New study finds connection between weather and car accidents

Technological advances allow scientists to study the level of precipitation before a car crash.

It is not surprising that bad weather will impact the risk of a car accident. Data from the United States Department of Transportation's Federal Highway Administration Road Weather Management Program explains that precipitation impacts more than just visibility when driving. Rain and snow reduce pavement friction and can cause lane obstructions. This will impact vehicle performance and river capabilities, increasing the risk of an accident.

But how much precipitation increases this risk? Does the amount matter? A recent study provides some answers.

What was the study? Scientists with North Carolina State University looked specifically at fatalities resulting from motor vehicle accidents on highways. They also analyzed if the amount of precipitation impacted fatality rates, comparing light and high-level precipitation producing storms.

Why is this study different? Anyone that has traveled in a storm knows the amount of rainfall or snow can differ when crossing even short distances. The team was able to use data from 130 weather radar systems to analyze the weather conditions and precipitation levels at the crash sites of 125,012 fatal accidents throughout the country from 2006 to 2011. As a result, the lead author of the study states the analysis provides a unique level of precision not present in previous studies.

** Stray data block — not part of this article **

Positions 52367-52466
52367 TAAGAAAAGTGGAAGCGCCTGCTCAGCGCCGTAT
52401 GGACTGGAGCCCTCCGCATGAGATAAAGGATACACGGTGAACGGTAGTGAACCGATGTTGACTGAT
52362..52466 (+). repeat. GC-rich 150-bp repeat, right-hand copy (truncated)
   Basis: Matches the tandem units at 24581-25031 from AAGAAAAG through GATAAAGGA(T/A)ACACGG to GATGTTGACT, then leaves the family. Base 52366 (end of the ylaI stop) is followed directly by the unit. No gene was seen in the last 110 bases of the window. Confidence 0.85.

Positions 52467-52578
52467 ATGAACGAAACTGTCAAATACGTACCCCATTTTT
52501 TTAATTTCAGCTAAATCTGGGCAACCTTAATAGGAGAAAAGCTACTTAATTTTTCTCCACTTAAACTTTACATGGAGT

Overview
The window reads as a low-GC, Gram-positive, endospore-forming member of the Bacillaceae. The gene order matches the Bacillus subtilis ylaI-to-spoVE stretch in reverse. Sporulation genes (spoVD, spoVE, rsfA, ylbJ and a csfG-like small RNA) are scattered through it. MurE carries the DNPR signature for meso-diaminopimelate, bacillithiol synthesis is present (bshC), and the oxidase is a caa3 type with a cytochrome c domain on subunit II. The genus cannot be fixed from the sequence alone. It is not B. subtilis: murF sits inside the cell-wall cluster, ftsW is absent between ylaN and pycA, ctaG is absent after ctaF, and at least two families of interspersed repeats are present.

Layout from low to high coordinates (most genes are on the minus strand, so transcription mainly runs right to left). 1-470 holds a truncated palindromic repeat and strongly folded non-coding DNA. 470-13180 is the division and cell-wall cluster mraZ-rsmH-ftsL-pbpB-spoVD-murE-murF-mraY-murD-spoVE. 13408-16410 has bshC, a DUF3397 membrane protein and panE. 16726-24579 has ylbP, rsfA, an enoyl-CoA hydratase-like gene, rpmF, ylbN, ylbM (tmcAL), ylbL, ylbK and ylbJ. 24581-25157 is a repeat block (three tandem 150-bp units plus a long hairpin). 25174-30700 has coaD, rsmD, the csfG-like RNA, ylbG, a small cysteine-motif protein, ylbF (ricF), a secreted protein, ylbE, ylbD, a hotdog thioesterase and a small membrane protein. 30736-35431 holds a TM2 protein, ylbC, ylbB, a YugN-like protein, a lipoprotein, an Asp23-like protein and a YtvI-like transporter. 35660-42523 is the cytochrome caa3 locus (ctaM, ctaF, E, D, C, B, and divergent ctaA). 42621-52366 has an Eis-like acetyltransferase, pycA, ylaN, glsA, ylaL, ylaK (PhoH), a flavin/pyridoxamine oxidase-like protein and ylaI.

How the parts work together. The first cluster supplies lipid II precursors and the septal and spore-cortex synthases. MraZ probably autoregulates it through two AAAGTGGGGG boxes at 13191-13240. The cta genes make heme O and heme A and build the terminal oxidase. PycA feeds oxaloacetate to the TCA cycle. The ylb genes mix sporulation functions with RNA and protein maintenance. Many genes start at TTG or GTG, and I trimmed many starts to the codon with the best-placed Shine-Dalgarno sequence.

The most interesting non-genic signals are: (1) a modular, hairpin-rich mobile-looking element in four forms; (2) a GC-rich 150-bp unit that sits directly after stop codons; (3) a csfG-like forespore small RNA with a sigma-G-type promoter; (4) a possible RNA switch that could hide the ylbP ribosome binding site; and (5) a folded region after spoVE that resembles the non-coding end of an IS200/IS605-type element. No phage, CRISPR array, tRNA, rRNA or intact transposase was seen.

What did the researchers find? They found a significant connection between storms and accidents. The researchers analyzed storms that produce both rain or snow and labeled these as "precipitation events." Based on their data, the researchers stated that a precipitation event increased the risk of a fatal accident by 34 percent.

The researchers were also able to distinguish between the risk present at a "light" or "high" level of precipitation. Researchers found a light level increased the risk of a fatal accident by 127 percent while high levels increased the risk by 246 percent.

What can we learn from this information? This type of precision can help drivers and autonomous vehicles better prepare for the roads during a storm. This can help address the 1,094 fatal accidents in 2017 in Ohio reported by the Ohio State Highway Patrol as well as the 738 fatal car accidents on both public and private roads reported in neighboring Kentucky by the State Police. Automobile designers and government agencies can work together to reduce the risk of an accident by using this data to build safer vehicles and safer roadway systems.

Drivers can also take this research as a reminder of the importance of increased vigilance during a storm. A failure to safely operate a vehicle can result in an avoidable crash, causing injuries and even fatalities. Residents of Ohio or Kentucky injured in such accidents have legal recourse. An attorney can review the details of the accident and discuss the options available to hold the responsible driver accountable for their wronging.

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